The stark acapella ‘calling-on song’ “A Quarter Hour Of Fame” takes a knowing pop at the industry known as ‘pop’ for, if Simon Cowell were to take even the slightest interest in a ‘folk’ band I’m sure he wouldn’t know what to do with them. So, in a track that lasts a mere 44 seconds it would appear the new line-up of The Albion Band mean business much like their predecessor. Forthright views conveyed with a passion were always part of the original band’s make-up thanks due in no small part to the lyrics of John Tams and I’m pleased to say Katriona Gilmore (fiddle) and Gavin Davenport (guitar/concertina) continue in that spirit. Of course, an Albion Band wouldn’t be The Albion Band without the inclusion of at least a couple of trad arr: songs/tunes and in this regard they don’t disappoint with re-workings of “Adieu To Old England” and the downright shanty-rock anthem treatment of “One More Day” where the trademark Stratocaster sound (once provided by Sir Simon Nicol) will leave any festival-going audience with a smile a mile wide. The rest of the band; Blair Dunlop (guitars), Benjamin Trott (lead guitar), Tom Wright (drums) and Tim Yates (bass/melodeon) really are a great ‘engine room’ providing rock solid rhythms and I’d say in conclusion that the band’s name and music is in safe hands. In the words of the great David (we are not worthy) Essex ”Rock On”!


A new Albion Band album… The Vice of The People

Alongside Steeleye Span and Fairport Convention, The Albion Band are one of the “Big Three” of English Folk Rock, fusing traditional British songs and tunes with contemporary instruments and sounds. All three were formed by legendary band leader Ashley Hutchings. Generally considered one of the most important groupings in the genre, The Albion Band has contained or been associated with a large proportion of major English folk performers from Richard Thompson to Martin Carthy in its long and fluid history.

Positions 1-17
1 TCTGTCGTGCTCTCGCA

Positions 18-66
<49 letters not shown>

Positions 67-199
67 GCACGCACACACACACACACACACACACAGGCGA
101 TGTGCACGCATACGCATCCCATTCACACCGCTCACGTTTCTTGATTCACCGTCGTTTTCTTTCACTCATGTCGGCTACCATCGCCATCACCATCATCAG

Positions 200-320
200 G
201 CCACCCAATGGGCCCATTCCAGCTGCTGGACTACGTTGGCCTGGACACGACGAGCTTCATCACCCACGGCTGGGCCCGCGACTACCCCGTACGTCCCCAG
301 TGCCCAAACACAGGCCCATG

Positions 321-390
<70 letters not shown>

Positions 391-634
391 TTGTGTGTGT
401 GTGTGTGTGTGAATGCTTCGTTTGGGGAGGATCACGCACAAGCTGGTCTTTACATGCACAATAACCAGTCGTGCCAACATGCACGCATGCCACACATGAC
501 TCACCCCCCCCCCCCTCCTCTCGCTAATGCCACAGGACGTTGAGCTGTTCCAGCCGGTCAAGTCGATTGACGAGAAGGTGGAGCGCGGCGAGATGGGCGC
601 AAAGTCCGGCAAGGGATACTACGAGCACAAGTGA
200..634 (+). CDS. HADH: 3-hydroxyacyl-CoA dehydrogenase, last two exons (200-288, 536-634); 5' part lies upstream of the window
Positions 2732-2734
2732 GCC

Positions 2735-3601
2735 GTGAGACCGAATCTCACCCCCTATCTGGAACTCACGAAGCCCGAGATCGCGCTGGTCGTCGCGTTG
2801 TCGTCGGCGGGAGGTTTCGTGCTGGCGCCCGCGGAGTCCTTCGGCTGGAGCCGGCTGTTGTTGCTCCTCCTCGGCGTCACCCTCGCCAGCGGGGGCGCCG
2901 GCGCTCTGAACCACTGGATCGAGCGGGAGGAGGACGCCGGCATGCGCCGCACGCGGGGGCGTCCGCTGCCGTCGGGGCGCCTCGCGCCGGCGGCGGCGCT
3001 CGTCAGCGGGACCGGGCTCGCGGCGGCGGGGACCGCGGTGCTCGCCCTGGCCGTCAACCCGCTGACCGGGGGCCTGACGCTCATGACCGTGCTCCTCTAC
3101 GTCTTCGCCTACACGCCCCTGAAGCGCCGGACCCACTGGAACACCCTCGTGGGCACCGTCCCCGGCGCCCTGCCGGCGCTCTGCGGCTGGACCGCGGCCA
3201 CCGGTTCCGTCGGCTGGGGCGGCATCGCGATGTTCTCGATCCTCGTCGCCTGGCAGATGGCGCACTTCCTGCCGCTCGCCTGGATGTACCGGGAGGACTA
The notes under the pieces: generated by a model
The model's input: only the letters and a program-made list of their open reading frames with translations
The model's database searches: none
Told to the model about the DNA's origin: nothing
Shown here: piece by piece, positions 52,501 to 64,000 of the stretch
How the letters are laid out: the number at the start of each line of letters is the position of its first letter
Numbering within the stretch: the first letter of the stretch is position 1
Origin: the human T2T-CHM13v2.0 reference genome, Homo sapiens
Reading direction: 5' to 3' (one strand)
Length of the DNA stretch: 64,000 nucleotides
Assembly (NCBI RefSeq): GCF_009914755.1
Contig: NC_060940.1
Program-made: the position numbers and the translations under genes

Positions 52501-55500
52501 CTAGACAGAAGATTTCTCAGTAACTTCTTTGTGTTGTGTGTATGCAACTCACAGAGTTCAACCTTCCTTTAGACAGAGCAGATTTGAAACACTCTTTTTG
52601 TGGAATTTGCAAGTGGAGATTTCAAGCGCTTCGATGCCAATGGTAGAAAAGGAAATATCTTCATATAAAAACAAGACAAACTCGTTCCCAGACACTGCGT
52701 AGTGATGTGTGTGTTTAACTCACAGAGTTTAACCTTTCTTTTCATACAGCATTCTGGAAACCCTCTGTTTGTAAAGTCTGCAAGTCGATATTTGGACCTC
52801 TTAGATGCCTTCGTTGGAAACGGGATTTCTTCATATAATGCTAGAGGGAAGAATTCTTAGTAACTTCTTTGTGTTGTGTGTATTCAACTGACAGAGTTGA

Until 2011, the one constant has been Albion Band leader and bass player Ashley Hutchings but, on the fortieth anniversary of the band’s founding, an idea was sparked for a re-imagined, new line-up that would bring together a new generation of performers. The new line-up recaptures the spirit of The Albion Band’s heyday with a rockier, edgier approach to traditional English folk music.  Taking the unique character of classic era Albion Band (Battle of the Field/Rise Up like The Sun) and fusing it with award winning song writing and a contemporary rock and indie vibe, this is the new sound of 21st century English Folk Rock, and a shot in the arm for the whole genre.

For the first time in the band’s history, Ashley steps aside to let son, Blair Dunlop, lead a new generation of folk artists.

“For a good number of years people have been encouraging me to re-form The Albion Band. I have resisted these calls; getting the old faces together again in a permanent kind of way didn’t seem the right thing to do. Then, just before last Christmas, I had a Eureka moment. The way forward was to allow a new generation to take over the baton of The AlbionBand. The next day I asked my son Blair what he thought of being part of a new re-invented Albion Band. His reply was that he couldn’t think of anything he would rather do. We were up and running. Initially, I thought I would be some kind of Brian Wilson-figure, lurking in the background, pulling the strings. However it hasn’t turned out that way. The youngsters don’t need me and are building something new themselves.” Ashley Hutchings

“We have a hell of a heritage to live up to, but with this record we’re confident we’ve made something that stands comfortably alongside anything the genre has had to offer. It’s contemporary, relevant and will bring the concept of traditionally rooted rock to a new audience.” Blair Dunlop

This new line up features a number of performers from a range of backgrounds reflecting earlier versions of the Albion Band. These members include Folk Award nominee Katriona Gilmore (Tiny Tin Lady, Gilmore/Roberts – Fiddle and vocals) the traditionally biased vocalist, concertina player and guitarist Gavin Davenport, (Solo, Crucible) drummer Tom Wright (former Young Folk Award finalist and member of Eliza Carthy projects, Glorystrokes), and Tim Yates (Blackbeard’s Tea Party/The QP) taking on the onerous duty of playing bass – only the second bass player – the first being Ashley Hutchings himself – and lead guitarist Benjamin Trott.

Such a radical overhaul of Albion recruits has met with some controversy, given that no original member of the band remains after Hutchings’ departure, but the startling debut album strikes a contemporary chord that is set to firmly answer many questions.

In our opinion this album has the potential to become the seminal album release of 2012. The work captures the very essence of what the Albion band is and what it stands for. It cleverly works in the best of what has gone before and boldly demonstrates why Folk-Rock is here to stay!